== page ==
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Greens reveal visionary plan for renewable energy farming

Kicking off the final leg of the election campaign, Greens Senate
candidate Sarah Hanson-Young today announced the Greens’
ground-breaking new policy to boost jobs and keep people on the land in
regional Australia, as well as to reduce greenhouse emissions, by
helping farmers become renewable energy generators.

“We can already see the devastating impacts of climate change on
regional Australia as the drought bites and water becomes scarcer. The
Greens want to help regional communities to profit from becoming a key
part of the solution to global warming,” Ms Hanson-Young said.

The Greens’ Farming Renewable Energy initiative will establish
Renewable Energy Development Zones to encourage investment in regional
energy infrastructure and boost jobs in regional Australia.

“Our rural communities here in SA are already copping the brunt of
years of mismanagement of the Murray-Darling system and inaction on
climate change. Neither Liberal nor Labor offer anything more than
band-aid solutions with drought-relief cheques and hand-outs for
leaving the land.

“Neither of the major parties are offering real solutions that will
stop climate change or help regional communities to adapt to this
changing climate. Both parties are abandoning farmers and regional
communities to a hotter and drier future.

“The Greens’ policies will enable farmers to generate income from
their land even in drought and at the same time giving us an
opportunity to develop a strategic plan for our energy future.

“We need to refurbish our grid to make the most of our best
renewable energy resources, and here in South Australia we have the
opportunity to build a strong solar and wind energy industry.”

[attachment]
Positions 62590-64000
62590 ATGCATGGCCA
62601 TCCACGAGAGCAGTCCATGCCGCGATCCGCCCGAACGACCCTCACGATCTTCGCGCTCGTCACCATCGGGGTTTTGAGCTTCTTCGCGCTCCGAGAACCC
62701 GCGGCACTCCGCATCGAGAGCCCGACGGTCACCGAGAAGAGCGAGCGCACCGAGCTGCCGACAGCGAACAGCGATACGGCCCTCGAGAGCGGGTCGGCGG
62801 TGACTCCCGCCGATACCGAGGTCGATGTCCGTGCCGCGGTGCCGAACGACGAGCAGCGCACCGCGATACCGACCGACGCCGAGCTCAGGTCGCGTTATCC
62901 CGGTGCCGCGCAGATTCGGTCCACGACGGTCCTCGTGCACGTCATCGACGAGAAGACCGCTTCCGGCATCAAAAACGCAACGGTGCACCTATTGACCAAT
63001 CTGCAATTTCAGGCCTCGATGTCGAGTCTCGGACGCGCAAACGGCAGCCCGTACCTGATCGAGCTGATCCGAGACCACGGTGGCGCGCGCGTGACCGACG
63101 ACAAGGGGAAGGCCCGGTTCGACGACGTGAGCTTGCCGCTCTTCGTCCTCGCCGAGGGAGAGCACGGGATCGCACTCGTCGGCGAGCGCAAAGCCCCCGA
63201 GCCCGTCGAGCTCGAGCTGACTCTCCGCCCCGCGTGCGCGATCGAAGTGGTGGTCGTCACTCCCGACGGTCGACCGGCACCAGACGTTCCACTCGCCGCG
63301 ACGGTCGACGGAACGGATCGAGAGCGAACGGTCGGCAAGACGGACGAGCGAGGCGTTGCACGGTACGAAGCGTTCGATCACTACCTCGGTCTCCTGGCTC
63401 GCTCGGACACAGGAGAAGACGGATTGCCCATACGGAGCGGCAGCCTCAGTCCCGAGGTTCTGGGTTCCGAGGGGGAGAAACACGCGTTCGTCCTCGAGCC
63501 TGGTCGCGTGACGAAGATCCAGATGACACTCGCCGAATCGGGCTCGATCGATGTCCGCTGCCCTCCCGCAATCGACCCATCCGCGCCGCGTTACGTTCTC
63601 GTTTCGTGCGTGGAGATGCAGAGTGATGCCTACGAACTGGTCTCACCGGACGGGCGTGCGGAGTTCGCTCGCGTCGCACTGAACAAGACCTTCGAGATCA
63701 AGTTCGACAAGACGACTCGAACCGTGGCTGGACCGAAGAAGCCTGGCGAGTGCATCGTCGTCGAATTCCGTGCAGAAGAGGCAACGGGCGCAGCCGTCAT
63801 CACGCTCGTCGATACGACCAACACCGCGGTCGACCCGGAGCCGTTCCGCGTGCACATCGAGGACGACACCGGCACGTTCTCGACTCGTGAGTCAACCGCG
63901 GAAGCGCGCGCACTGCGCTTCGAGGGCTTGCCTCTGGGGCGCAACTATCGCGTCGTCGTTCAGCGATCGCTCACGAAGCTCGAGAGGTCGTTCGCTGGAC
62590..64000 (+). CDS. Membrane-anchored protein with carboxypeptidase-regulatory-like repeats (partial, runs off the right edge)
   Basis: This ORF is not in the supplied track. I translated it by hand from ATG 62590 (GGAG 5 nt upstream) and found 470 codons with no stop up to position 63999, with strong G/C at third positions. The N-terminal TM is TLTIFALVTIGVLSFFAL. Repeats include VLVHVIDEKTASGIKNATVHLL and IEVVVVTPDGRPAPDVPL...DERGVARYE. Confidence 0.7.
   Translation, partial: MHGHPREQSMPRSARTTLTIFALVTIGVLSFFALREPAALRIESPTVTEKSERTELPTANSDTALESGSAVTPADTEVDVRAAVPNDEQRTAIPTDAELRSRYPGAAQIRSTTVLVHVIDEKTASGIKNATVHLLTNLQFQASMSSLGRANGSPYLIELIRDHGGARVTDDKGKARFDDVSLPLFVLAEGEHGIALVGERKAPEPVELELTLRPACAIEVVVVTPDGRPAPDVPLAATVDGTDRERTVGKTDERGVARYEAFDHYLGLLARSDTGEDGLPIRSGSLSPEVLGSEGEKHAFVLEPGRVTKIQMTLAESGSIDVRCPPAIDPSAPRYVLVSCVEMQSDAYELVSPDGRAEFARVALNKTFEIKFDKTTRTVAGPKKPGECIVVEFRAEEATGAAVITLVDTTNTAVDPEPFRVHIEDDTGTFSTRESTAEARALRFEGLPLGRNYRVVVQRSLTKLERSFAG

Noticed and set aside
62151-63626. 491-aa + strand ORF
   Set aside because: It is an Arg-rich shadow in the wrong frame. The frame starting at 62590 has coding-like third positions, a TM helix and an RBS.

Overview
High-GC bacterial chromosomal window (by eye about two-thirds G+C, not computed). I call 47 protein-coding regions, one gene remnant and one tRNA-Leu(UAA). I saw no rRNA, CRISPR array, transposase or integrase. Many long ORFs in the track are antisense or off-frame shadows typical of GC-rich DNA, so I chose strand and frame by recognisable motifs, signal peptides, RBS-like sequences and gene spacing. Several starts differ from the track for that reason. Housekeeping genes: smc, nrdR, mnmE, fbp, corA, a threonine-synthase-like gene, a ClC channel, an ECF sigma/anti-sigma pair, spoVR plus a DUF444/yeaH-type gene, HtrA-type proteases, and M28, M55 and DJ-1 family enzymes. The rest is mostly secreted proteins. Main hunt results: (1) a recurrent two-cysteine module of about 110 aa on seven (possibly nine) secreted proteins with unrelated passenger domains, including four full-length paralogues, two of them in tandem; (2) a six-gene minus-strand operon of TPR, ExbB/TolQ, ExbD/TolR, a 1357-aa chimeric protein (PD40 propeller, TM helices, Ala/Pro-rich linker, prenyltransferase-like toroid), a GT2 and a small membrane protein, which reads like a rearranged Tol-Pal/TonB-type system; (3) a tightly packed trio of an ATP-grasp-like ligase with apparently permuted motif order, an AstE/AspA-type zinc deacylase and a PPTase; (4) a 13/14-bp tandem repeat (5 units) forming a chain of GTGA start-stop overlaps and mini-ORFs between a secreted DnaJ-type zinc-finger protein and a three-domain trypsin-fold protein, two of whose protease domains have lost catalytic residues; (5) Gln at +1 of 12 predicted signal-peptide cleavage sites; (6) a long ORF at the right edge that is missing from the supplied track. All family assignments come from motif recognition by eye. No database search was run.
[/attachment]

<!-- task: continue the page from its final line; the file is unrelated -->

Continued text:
Farming Renewable Energy sets out a strategic plan to meet the
challenges of adapting to climate change, revitalising regional
Australia and developing a new, renewable energy-focused energy grid.
It encourages and helps farmers to become renewable energy generators,
providing an enabling framework involving three key steps:

• mapping to match areas with excellent renewable energy resources
with areas where the viability of traditional agriculture is declining;
• building links between governments at every level, the communities and renewable energy developers; and
• establishing Renewable Energy Development Zones, making investment in
the zones simple and attractive with streamlined planning approvals
processes, support for skills development, and government funding for
interconnectors to the main energy grid.

“In order to stop catastrophic climate change we must reduce our
emissions and to do that we need a strong, clean, renewable energy
sector providing 25% of our total energy by 2020. This policy offers a
plan for achieving this, as well as helping our regional communities to
build a strong sustainable future,” concluded Sarah Hanson-Young.

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